Seattle’s mayoral primary is just around the corner. Ballots will be mailed on July 17 for the Aug. 6 election.
But how many voters will take a break from our short season of sunshine and festivals to participate?
Look for turnout to be relatively low — and dominated by older voters.
King County Elections is unofficially estimating a 35 percent turnout for Seattle’s election (a formal forecast will be out in a week or so), said spokeswoman Kim van Ekstrom.
That would be lower than the 38.6 percent who voted in the 2009 Seattle primary, when voters dumped then-Mayor Greg Nickels, but higher than the 30 percent turnout in 2005 when Nickels sailed through against weak opposition.
With no presidential election to draw them in, younger voters tend to sit out off-year primaries, leaving the chore to their elders.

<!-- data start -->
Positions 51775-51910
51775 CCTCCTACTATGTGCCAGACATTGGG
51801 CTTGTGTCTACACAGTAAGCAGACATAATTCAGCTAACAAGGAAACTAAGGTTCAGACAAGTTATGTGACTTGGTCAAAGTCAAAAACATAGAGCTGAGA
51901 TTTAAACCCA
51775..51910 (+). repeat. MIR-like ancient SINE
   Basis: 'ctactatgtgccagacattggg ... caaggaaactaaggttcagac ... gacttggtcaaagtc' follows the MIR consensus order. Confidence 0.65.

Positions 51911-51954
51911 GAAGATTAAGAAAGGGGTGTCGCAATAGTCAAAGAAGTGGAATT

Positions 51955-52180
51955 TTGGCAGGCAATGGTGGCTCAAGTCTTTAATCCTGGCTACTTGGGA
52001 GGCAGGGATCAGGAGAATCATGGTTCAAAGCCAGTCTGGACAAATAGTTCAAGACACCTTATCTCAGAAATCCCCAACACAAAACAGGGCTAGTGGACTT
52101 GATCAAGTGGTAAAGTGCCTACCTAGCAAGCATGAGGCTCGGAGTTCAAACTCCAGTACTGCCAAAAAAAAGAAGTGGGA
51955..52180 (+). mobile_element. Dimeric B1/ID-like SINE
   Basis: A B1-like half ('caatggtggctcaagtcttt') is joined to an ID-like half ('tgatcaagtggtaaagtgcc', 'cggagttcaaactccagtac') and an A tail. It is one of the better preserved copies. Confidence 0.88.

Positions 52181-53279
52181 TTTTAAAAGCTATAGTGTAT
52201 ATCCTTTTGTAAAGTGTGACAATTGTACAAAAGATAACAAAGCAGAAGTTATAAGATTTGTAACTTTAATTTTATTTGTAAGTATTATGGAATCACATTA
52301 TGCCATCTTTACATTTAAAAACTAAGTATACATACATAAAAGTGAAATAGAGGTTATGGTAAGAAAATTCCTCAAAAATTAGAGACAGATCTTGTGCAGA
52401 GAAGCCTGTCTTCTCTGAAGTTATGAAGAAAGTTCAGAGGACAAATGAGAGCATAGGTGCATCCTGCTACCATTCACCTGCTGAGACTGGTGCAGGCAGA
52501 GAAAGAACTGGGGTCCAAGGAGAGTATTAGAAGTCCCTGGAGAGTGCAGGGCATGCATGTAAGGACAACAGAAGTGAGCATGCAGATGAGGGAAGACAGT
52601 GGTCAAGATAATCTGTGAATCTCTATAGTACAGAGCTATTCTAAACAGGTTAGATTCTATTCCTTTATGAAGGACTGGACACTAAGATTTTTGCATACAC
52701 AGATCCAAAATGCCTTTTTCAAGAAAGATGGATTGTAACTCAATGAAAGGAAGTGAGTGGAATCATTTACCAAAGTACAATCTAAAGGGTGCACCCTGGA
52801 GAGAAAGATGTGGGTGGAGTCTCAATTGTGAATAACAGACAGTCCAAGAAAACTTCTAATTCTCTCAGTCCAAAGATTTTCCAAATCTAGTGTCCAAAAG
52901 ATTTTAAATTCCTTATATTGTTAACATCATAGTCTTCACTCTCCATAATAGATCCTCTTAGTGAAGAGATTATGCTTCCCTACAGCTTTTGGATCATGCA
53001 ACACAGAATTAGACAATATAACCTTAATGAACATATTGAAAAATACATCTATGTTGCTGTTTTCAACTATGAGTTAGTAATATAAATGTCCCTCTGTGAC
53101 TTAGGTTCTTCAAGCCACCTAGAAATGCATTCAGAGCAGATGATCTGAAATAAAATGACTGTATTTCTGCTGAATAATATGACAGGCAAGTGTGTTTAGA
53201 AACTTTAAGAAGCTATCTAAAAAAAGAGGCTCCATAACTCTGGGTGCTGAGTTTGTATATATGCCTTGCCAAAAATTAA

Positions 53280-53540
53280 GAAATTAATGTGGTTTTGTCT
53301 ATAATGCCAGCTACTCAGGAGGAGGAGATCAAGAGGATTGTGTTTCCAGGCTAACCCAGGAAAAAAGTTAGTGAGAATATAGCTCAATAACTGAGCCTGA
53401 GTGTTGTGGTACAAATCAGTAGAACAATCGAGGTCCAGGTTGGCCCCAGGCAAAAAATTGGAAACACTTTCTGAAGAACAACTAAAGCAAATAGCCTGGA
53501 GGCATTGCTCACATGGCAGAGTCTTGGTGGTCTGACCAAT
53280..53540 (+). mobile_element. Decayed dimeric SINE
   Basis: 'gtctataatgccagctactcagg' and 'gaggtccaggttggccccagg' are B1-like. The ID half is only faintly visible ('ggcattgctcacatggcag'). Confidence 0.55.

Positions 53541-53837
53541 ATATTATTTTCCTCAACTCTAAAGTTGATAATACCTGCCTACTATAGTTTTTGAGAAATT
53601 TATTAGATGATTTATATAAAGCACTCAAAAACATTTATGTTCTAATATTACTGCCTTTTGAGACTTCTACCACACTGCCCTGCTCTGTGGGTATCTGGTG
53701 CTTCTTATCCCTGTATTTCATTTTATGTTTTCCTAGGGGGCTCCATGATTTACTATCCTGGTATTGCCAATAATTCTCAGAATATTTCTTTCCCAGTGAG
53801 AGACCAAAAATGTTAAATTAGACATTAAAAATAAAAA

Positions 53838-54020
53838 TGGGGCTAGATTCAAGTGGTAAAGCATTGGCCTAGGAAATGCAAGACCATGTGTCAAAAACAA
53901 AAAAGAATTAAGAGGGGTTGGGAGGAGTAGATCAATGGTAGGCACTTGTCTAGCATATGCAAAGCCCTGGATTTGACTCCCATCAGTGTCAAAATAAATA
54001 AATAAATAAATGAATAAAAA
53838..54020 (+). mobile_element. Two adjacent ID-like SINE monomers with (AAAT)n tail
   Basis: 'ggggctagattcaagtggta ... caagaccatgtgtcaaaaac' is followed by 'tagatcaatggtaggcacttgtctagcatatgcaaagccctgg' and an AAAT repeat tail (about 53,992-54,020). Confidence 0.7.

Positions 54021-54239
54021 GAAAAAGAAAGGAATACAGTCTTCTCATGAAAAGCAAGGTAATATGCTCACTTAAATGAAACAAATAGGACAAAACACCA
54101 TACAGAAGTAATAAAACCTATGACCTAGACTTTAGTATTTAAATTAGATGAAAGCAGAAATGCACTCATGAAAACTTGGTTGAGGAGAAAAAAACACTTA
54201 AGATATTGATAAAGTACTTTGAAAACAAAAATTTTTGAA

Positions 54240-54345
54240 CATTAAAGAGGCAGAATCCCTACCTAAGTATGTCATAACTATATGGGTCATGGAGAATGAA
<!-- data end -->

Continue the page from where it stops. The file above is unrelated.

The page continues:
In the 2009 mayoral primary, 44 percent of the ballots were cast by voters 60 or older, and 73 percent came from people 45 or above. Just 5 percent came from the under 30 crowd. The median age of voters in that primary was 58. (That’s according to an analysis of voting data by The Seattle Times’ Justin Mayo.)
That’s a much different demographic than in big presidential elections. In the 2008 general election, which broke turnout records, just 29 percent of Seattle voters who participated were 60 and older. The median age of Seattle voters that year was 48.
See Mayo’s chart at right for a side-by-side lineup of the relative Seattle voter demographics in the 2009 primary versus the 2008 general.